Former Vice President Joe Biden’s pick to serve as director of national intelligence, Avril Haines, once argued that America’s refusal to accept refugees in sufficient numbers posed a long-term threat to national security.
Haines, who will become the nation’s first female intelligence chief if confirmed by the Senate, made the remarks at a June 2016 event hosted by Human Rights First, a nonprofit dedicated to providing legal representation for asylum seekers. At the time, Haines was deputy national security adviser to then-President Barack Obama. In that role, she was tasked with overseeing the administration’s refugee resettlement policy.
In her remarks, which were officially meant to commemorate World Refugee Day, Haines said that both she and the president understand that “some are concerned that our refugee program will make us more vulnerable to terrorism.” While such worries needed to be taken “seriously,” Haines claimed they were nonetheless inaccurate.
“I want to talk to you about today is why I believe that our refugee policy, rather than undermining our national security, actually increases it,” she said, adding that “increasing the number of refugees that we resettle in the United States every year” was not only right, “but good policy and a smart investment in our future.”
Haines proceeded to argue that the ever-increasing numbers of refugees around the globe, more than 60 million as of that time, was a problem that would impact more than just countries in Europe.
“In brief, the migrant crisis fundamentally threatens to destabilize regions and collapse fragile states that ultimately may develop into far more pernicious national security threats to the United States,” she said.
According to Haines’ view, the influx of refugees to host-countries that lack the resources to care for them effectively would breed political instability and transnational crime. Such outcomes, Haines argued, would only benefit violent extremists.
“Groups like ISIL and al Qaeda insist that the West is at war with Islam. It’s a core element of their twisted narrative,” she said. “And, like other communities with no access to opportunity … disaffected refugees may find themselves targeted by these messages.”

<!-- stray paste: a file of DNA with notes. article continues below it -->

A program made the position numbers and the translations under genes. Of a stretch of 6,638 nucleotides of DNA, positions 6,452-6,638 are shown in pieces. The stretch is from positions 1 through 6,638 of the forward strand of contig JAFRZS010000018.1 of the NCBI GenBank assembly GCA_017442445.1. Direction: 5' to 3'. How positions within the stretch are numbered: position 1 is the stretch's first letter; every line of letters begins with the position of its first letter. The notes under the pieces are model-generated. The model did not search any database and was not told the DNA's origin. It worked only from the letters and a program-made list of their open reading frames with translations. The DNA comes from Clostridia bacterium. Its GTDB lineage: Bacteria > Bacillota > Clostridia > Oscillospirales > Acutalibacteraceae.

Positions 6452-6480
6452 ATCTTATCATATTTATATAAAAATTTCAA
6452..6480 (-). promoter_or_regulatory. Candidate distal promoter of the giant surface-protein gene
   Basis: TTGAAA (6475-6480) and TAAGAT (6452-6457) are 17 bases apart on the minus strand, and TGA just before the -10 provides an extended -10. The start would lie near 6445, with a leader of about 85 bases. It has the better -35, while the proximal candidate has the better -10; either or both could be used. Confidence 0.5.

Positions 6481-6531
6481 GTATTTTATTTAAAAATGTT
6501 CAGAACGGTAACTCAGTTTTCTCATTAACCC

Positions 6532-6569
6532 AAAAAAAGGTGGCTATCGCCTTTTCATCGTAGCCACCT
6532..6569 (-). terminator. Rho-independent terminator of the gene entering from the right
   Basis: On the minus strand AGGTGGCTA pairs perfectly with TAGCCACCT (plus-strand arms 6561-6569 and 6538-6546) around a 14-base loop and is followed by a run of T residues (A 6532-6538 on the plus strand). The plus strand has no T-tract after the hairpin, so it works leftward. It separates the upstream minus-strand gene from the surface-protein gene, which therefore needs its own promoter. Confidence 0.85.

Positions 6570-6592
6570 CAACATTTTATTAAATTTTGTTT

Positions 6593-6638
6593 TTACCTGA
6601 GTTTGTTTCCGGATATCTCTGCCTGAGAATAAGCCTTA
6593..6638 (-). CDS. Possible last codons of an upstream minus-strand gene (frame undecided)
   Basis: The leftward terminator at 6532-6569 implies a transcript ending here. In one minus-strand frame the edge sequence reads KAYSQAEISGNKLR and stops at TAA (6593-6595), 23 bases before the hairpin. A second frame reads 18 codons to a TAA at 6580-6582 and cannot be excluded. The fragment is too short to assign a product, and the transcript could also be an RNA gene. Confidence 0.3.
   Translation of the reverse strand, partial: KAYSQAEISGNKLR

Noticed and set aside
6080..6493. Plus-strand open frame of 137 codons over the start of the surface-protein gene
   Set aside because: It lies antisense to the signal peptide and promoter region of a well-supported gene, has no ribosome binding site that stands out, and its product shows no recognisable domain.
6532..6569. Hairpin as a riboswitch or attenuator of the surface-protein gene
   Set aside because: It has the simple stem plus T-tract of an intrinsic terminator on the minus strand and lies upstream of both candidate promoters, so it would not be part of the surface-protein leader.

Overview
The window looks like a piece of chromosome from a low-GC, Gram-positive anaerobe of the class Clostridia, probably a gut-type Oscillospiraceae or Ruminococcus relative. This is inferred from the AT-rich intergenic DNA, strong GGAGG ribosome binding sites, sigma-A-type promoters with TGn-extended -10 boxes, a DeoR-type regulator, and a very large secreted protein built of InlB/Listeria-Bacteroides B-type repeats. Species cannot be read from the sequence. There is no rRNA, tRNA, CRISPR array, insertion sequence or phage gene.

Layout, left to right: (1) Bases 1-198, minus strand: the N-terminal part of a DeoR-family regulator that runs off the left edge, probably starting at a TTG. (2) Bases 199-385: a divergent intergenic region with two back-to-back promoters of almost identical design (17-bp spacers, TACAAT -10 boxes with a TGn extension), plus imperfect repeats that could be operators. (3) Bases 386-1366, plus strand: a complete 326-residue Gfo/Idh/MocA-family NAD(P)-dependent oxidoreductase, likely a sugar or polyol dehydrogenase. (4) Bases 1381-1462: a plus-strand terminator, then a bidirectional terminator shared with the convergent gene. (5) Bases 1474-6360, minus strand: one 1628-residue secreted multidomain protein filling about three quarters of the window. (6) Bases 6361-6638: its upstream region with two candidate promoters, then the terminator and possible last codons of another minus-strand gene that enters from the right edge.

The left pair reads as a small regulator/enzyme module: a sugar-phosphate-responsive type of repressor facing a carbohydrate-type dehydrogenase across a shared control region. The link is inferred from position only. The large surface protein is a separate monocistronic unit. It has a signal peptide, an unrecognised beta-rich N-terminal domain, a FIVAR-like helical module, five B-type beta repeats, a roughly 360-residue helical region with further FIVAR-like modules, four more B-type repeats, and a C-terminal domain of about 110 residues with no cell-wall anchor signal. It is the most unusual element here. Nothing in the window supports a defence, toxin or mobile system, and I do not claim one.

“Furthermore, the data shows that homegrown terrorism poses a bigger threat to the United States than radicalized refugees — and diaspora communities can be our best defense and early warning system,” Haines added.
In order to mitigate such risks to national security, Haines told those at the event that the federal government would have to partner with its allies to not only welcome more refugees, but also address the root causes for why so many chose to leave their homelands in the first place.
“We want to double the number of refugee resettlement slots available worldwide, so that the most vulnerable individuals and families have a legal and orderly way to seek a durable solution to their plight,” she said.
The Biden transition team did not return requests for comment on this story.
Haines comments come back into the spotlight as Biden and his incoming national security team are planning to break with President Donald Trump on foreign policy. One of the areas most likely to see a divergence will be refugee policy.
Trump, who campaigned for office on a platform promising to prioritize U.S. workers, has shrunk the number of incoming refugees to levels unseen since 1980. The president and his allies have argued that a tight labor market benefits workers already in the country by pushing companies to invest in skill training and development. It also has the benefit of boosting wages, as there is a smaller pool of workers competing for open positions.
The president’s policy differs from that of his predecessor. During Obama’s tenure in the White House, the number of displaced persons being resettled in the U.S. increased drastically. Between 2008 and 2017, more than 67,000 refugees on average were admitted into the country. The total would have been larger if Republicans had not stymied Obama’s efforts to admit 110,000 displaced persons, most notably from Syria, during his final year in office.
Studies estimate that it costs taxpayers more than $64,000 over five years to resettle an individual refugee. To resettle an entire family, the cost estimate rises to more than $257,000 over five years.
Complicating matters is that most of the refugees allowed to resettle in the U.S. in recent years have lower educational attainment rates than prior migrants. Data shows that in 1996, only 35 percent of incoming refugees lacked a high school diploma. By 2015, the number had skyrocketed to 51 percent. Those educational attainment levels are one reason why 56 percent of refugee households received food stamps or other government benefits in 2015.